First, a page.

How to build corporate cultures that empower and attract talented women
- Wharton San Francisco 2 Harrison Street San Francisco, CA, 94105 United States (map)
While women compose 46.8% of the total labor force, they currently hold only 4.6% (23) of CEO positions and 19.2% of corporate board seats at S&P 500 companies, and 19.4 % of seats in US Congress. This imbalance of representation, and according to the Financial Times, male-dominated work place culture, is alienating talented women. How can companies create corporate cultures that attract top talented women? Learn practical advice and techniques for how women leaders and entrepreneurs can overcome the challenges they encounter when working in male-dominated teams and cultures.
Who should attend:
- Women entrepreneurs, investors, and advisors
- Directors of Human Resources
- Men and women in leadership roles interested in creating a culture that maximizes performance by empowering gender equality
- Women interested in learning skills on how to navigate cultures, teams, and meetings where they feel their voice is not heard, or they are being interrupted or ignored in meetings.
- Women working in male dominated cultures interested in learning skills how to overcome these challenges or interested in becoming an agent for change.
- Leaders interested in redesigning work place culture or companies struggling with shaping their work place culture
- Men interested in collaborating with women to challenge and change typically masculine behavior and male dominated culture so all employees are respected and given space to perform.
Miriam Rivera is CoFounder and Managing Director of Ulu Ventures, a top decile performing seed stage venture fund focused on information technology startups that make the enterprise useful and relevant to current and future employees, customers and users. Rivera is also the co-founder and former co-president of Stanford Angels & Entrepreneurs, an "open source network" of Stanford alumni investors and entrepreneurs. Miriam has taught in the Stanford Technology Ventures Program in the School of Engineering on start-up board issues, as a mentor in entrepreneurship at the Stanford GSB, and as an advisor to the Rock Center on Corporate Governance Venture Capital Director's College. She is also a Kauffman Fellow in venture capital. As a first generation college student and scholarship recipient, Miriam graduated from Stanford University where she earned the AB, AM, and JD/MBA degrees.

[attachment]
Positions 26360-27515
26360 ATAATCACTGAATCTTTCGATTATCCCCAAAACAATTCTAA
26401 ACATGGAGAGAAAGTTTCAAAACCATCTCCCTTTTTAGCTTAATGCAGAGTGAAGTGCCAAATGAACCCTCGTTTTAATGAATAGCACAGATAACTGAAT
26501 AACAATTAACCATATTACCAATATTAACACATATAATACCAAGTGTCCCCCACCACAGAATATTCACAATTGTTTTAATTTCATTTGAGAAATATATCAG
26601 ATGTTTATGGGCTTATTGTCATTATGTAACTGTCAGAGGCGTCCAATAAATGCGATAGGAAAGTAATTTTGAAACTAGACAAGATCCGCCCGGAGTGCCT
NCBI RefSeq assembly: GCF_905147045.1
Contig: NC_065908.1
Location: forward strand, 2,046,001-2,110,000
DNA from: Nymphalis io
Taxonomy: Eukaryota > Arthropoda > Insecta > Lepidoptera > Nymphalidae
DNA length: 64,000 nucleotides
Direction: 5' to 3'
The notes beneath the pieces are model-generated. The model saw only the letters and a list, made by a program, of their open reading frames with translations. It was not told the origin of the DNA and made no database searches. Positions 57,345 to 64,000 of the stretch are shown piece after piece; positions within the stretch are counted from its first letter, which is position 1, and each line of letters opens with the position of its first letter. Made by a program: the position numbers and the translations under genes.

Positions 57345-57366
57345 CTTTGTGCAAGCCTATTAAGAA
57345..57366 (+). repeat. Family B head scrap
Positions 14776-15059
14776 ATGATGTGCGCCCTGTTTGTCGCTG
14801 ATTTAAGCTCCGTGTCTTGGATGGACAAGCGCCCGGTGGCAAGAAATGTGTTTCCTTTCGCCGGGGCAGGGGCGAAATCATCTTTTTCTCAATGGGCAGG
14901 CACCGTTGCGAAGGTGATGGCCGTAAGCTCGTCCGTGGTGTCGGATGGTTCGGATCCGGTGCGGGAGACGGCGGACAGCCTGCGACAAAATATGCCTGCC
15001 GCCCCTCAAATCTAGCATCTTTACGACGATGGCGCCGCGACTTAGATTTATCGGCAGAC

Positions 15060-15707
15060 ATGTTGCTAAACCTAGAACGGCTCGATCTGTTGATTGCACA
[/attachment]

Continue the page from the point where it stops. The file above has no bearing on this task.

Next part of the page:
Prior to Ulu Ventures, Rivera was Vice President/Deputy General Counsel at Google, which she joined in 2001 as the second attorney and where she built and led an award-winning, global legal department of 160 while Google grew from 160 to 15,000 employees and contractors. Every major deal and every dollar of revenue generated by Google from $85M to $10B used an agreement crafted or approved by Rivera during that time. Rivera has served on the Board of Visitors of Stanford Law School, Stanford University’s Board of Trustees, and as a member of the Dean’s Advisory Council for the Stanford Graduate School of Business. She is currently on Stanford's Lead Council, which is charged with mentoring the next generation of leaders in the Stanford community.
Prior to joining Google, Rivera worked for Ariba as counsel, after having co-founded angel and then venture-backed Outcome Software. Previously, Rivera worked as a strategy consultant for Accenture and as an associate at the law firm of Brobeck, Phleger & Harrison. Rivera’s early career was in higher education administration at the University of California Santa Cruz and Stanford, in addition to stints at the Ford Foundation’s Higher Education Program and the Foothill-DeAnza Community College District.
Miriam has also served on a number of private company and other nonprofit boards and has fiduciary experience with governance issues faced by public companies. She served as Assistant Secretary to the board of Google Inc., as a member of their disclosure committee, Secretary to the board of the Google Foundation, and legal lead for Google's Sarbanes-Oxley and Foreign Corrupt Practices Act efforts.